Under Philip Diehl’s direction, the U.S. Mint has literally changed the face of American money: Last year the Mint introduced the 50 States Quarters program, and this year brought the Sacagawea dollar coin.
Officially named the Golden Dollar, the new coin features the likeness of Sacagawea, the young Shoshone woman who served as guide and translator for Lewis and Clark on their exploration of the Louisiana Purchase almost 200 years ago.
The country’s last experiment with a dollar coin, the Susan B. Anthony dollar coin issued from 1979-1981, was unpopular with the public. But with the Sacagawea coin, Diehl thinks the Mint has corrected the design problems that sank the Susan B. Anthony dollar, and initial response to the coin has been positive.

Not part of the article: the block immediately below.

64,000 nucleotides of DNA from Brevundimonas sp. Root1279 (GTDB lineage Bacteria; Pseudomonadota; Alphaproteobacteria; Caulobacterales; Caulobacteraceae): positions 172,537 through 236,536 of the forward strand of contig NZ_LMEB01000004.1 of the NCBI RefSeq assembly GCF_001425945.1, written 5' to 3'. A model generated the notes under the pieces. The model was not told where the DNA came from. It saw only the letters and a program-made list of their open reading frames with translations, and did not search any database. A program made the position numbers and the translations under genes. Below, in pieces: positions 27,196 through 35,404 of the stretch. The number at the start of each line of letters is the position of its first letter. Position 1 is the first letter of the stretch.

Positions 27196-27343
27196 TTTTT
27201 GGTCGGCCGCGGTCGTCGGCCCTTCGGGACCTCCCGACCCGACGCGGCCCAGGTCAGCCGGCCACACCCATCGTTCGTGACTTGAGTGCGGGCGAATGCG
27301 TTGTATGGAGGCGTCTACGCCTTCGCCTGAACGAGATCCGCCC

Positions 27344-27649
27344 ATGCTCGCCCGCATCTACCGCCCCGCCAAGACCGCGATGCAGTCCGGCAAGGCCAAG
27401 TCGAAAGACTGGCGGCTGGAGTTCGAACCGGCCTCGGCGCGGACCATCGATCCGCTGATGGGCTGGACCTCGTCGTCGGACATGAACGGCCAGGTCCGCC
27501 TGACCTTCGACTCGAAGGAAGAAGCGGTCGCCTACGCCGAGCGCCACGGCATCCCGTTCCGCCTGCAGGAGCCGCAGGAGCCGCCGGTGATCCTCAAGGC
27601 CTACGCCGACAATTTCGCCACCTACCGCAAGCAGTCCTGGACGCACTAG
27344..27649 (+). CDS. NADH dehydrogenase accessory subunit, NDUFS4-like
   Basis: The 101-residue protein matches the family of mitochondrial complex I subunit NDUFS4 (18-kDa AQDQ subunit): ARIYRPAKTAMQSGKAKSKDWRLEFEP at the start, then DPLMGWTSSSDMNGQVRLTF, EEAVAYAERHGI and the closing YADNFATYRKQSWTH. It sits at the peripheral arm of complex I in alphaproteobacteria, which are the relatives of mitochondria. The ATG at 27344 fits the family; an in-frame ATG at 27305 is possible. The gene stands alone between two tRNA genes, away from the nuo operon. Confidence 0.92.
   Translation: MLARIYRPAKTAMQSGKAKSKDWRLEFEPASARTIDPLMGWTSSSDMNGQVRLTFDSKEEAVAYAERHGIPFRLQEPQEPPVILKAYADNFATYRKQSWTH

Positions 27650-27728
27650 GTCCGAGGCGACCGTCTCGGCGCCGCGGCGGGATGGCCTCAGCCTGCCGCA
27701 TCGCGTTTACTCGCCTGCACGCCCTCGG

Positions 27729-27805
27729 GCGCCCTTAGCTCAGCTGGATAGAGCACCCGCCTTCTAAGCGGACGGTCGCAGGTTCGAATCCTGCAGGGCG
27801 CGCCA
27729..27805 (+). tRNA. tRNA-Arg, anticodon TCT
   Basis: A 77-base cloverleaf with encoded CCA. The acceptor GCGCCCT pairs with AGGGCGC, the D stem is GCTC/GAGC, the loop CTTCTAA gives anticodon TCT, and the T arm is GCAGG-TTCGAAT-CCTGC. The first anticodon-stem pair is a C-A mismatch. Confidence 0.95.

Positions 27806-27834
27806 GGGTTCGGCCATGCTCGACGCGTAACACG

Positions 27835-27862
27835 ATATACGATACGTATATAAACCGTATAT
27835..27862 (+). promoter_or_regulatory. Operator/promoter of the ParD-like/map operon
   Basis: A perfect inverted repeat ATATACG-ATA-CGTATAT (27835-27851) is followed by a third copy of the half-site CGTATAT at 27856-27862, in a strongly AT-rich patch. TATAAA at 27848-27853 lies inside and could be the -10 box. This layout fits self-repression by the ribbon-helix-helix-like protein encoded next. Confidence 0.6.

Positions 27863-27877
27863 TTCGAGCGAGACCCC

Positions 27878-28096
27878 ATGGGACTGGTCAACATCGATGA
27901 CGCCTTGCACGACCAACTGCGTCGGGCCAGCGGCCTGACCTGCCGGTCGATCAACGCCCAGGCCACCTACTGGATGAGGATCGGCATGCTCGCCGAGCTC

The Mint estimates that 106 million new collectors are collecting the new state quarters, and profits from the program are expected to reach at least $6 billion over the first 10 years. In less than a month, the Mint sold 10 million of the most recent release, the Massachusetts quarter.
As director, Diehl’s goal has been to professionalize, modernize and streamline the agency’s operations and management. Under his leadership, the Mint has doubled revenues and profits while expanding its workforce by only five percent. The Mint scored record-high customer satisfaction ratings in 1998 and 1999. Just one year after the Mint’s the entry into Internet commerce, its online sales have climbed to $3 million each week.
Diehl worked with lawmakers on Capitol Hill to change the way the agency is funded: The Mint now finances its own operations with its $2.5 billion annual revenue, instead of with congressional appropriations.
He is also credited with turning around the Mint’s poor labor relations record. The Mint, which has 2,200 unionized employees, has now won three National Partnership Awards for outstanding union-management achievements.
Diehl has a B.A. from Austin College in Sherman, Tex., and an M.A in government from the University of Texas at Austin. He and his wife, Jacquita, have two sons.
This article was first posted on NPR